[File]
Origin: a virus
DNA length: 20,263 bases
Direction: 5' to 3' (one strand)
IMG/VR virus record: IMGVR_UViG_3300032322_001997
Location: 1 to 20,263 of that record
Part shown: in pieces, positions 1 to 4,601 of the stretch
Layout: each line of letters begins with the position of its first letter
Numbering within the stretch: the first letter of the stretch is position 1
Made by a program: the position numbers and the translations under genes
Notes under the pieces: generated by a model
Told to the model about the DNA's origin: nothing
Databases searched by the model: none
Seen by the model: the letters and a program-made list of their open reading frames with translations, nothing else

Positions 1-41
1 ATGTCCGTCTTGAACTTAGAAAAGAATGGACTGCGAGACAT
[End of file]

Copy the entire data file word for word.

Origin: a virus
DNA length: 20,263 bases
Direction: 5' to 3' (one strand)
IMG/VR virus record: IMGVR_UViG_3300032322_001997
Location: 1 to 20,263 of that record
Part shown: in pieces, positions 1 to 4,601 of the stretch
Layout: each line of letters begins with the position of its first letter
Numbering within the stretch: the first letter of the stretch is position 1
Made by a program: the position numbers and the translations under genes
Notes under the pieces: generated by a model
Told to the model about the DNA's origin: nothing
Databases searched by the model: none
Seen by the model: the letters and a program-made list of their open reading frames with translations, nothing else

Positions 1-41
1 ATGTCCGTCTTGAACTTAGAAAAGAATGGACTGCGAGACAT